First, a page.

The number of people using charge to mobile to pay for things has doubled in the past two years, with more than a third of people globally making payments to their phone bills, according to this year’s Mobile Money Report from global trade body Mobile Ecosystem Forum in association with Wirecard.
And it appears that consumers all over the world have embraced the carrier billing habit. The research shows around a third of users in all the countries surveyed pay this way, with Nigeria top at 42%.
The numbers are encouraging for the ‘carrier billing’ industry, which has worked for many years to encourage this alternative payment method. Carrier billing presents a convenient alternative to credit and debit card payments. In most cases, the payment completion process is faster. It also presents under 18s and unbanked customers with a genuine payment option for digital goods. But carrier billing has its challenges. It works best when it’s available across all (or most) operators in a territory. This is not always the case.
In 2016, the market undoubtedly made great strides. Notably, Apple began to support carrier billing on its app store. It did so discreetly, and with little publicity. But the option is now available with selected carriers in Belgium, Germany, Japan, Norway, Russia, Saudi Arabia, Switzerland, Taiwan, and the United Arab Emirates. Meanwhile, there was industry consolidation among the providers of charge to bill.
In 2016, Austria’s DIMOCO acquired Italy’s Onebip, while Bango acquired USbased BilltoMobile from Korea’s Danal. These two companies, along with the VCbacked Boku, DoCoMo Digital and others, can offer content providers hundreds of global connections. And these companies’ own numbers reflect growth in the market.
The question now is how high the market can aim. Some analysts have made bold claims. A report by Ovum said mobile operators could command a $142bn mobile billing market by 2020. But it did caution this would only happen if stakeholders committed to realistic revenue shares, universal connections and consumers marketing.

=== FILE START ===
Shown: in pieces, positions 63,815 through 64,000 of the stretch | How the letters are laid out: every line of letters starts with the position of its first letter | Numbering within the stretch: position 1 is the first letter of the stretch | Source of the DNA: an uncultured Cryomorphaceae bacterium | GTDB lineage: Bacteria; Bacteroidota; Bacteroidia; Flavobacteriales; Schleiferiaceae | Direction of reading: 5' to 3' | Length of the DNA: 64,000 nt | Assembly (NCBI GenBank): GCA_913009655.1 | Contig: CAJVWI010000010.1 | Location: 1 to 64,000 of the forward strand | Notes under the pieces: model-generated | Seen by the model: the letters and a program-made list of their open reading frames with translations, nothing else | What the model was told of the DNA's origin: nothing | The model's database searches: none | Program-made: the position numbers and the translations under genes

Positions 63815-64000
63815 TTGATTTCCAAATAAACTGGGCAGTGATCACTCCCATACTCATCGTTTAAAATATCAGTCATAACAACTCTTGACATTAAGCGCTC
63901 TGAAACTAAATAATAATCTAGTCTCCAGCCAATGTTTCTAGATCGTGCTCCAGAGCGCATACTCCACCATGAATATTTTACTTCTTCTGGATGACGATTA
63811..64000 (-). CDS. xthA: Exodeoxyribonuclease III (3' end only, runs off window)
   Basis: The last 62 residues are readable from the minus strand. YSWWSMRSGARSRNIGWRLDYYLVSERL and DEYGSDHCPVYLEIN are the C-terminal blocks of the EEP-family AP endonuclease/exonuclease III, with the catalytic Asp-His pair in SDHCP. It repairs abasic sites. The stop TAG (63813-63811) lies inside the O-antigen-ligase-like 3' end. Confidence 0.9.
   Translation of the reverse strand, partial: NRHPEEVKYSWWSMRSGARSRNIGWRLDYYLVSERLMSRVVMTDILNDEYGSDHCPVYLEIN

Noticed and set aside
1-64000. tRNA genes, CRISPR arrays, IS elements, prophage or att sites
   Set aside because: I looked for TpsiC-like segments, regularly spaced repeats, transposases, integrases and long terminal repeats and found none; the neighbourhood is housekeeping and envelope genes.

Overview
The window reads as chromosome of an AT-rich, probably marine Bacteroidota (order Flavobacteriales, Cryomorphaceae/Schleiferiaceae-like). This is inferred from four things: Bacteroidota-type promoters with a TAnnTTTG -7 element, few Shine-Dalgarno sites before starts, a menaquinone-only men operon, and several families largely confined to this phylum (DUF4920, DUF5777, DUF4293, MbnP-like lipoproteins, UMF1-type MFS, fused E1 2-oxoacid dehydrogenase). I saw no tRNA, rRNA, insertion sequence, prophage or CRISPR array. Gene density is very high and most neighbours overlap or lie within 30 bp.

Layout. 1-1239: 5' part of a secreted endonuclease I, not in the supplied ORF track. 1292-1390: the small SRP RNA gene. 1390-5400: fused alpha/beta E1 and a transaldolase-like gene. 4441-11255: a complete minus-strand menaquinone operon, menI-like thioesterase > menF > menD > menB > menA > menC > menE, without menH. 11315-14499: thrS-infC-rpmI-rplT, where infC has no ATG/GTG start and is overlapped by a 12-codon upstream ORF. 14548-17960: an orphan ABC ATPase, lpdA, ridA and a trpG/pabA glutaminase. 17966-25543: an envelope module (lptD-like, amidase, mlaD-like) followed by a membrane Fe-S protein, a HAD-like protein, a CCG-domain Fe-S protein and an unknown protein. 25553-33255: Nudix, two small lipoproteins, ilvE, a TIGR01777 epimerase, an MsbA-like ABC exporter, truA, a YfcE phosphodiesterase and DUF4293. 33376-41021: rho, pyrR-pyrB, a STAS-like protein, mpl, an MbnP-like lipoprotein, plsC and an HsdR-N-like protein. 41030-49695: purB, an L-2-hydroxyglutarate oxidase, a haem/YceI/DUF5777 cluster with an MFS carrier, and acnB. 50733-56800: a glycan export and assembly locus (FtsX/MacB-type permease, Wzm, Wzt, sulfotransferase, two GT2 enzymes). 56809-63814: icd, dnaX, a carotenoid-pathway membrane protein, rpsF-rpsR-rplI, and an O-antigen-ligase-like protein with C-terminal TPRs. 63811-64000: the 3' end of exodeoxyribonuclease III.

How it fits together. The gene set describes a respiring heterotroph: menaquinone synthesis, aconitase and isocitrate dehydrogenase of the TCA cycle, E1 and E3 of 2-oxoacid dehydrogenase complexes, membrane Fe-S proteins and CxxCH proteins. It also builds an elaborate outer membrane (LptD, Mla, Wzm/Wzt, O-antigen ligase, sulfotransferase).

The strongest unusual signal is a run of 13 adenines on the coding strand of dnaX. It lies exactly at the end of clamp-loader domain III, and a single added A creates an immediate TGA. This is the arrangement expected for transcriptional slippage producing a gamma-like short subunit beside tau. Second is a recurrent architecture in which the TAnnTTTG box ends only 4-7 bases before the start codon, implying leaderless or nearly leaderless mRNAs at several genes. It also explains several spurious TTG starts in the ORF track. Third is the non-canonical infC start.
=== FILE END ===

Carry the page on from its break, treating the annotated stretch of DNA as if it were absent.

The study also found that charge to mobile is part of a groundswell of use of mobile payments globally in 2016. The study shows that nearly two fifths of shoppers have used their phone to pay in a shop in one form or another.
The 18% figure reflects a big spike in ‘physical’ mobile transactions. Two years ago, just 8% had completed an in-store payment with a handset. Apple Pay is one obvious reason for this upturn. Now available in 13 countries, the service has greatly improved awareness of the mobile wallet.
But the biggest impact has come from China. The research reveals 38% of Chinese consumers have made an in-store mobile payment – nearly double the global average. This is thanks to mobile wallets such as Tencent/WeChat and Alipay. Their users frequently make QR-code based payments with these products in physical stores.
While in-store mobile payment gathers momentum, mobile shopping on apps and sites has gone fully mainstream. The study found 78% of people had made a purchase by mobile in the previous six months – that’s up four per cent on the figure for 2014.
Despite the general good health of mobile payment, banking and commerce, the old hurdles remain. Cart abandonment is still high, for example. The research reveals 58% of people have started to pay for something via mobile, only to abandon it before checkout. 31% said this was because they were asked for too much sensitive information, while 21% said the process was too long.
Christian von Hammel-Bonten, Executive Vice President Product Strategy at Wirecard, explains: “Today, consumers use smartphones to manage their entire lives: to play games, chat, check their finances, purchase products and order services. Chinese users are at the forefront of this ongoing trend. This comes at no surprise as we enable our customers from the beginning to benefit from this trend with our financial solutions. Yet the report shows also the whole ecosystem still needs to improve and that is what we are working on with MEF and its partners.”
Rimma Perelmuter, CEO at MEF adds: “The adoption of mobile money continues to advance. In developed markets, mobile payments and banking are driving a revolution in convenience. In growth markets, they are giving millions of people access to financial services for the first time.
It’s important that the industry builds on this momentum. The research shows we can still do more to improve payment flows, improve consumer trust in mobile money to allay privacy and security concerns. But overall, the news is good: mobile remains the key driver of online commerce.”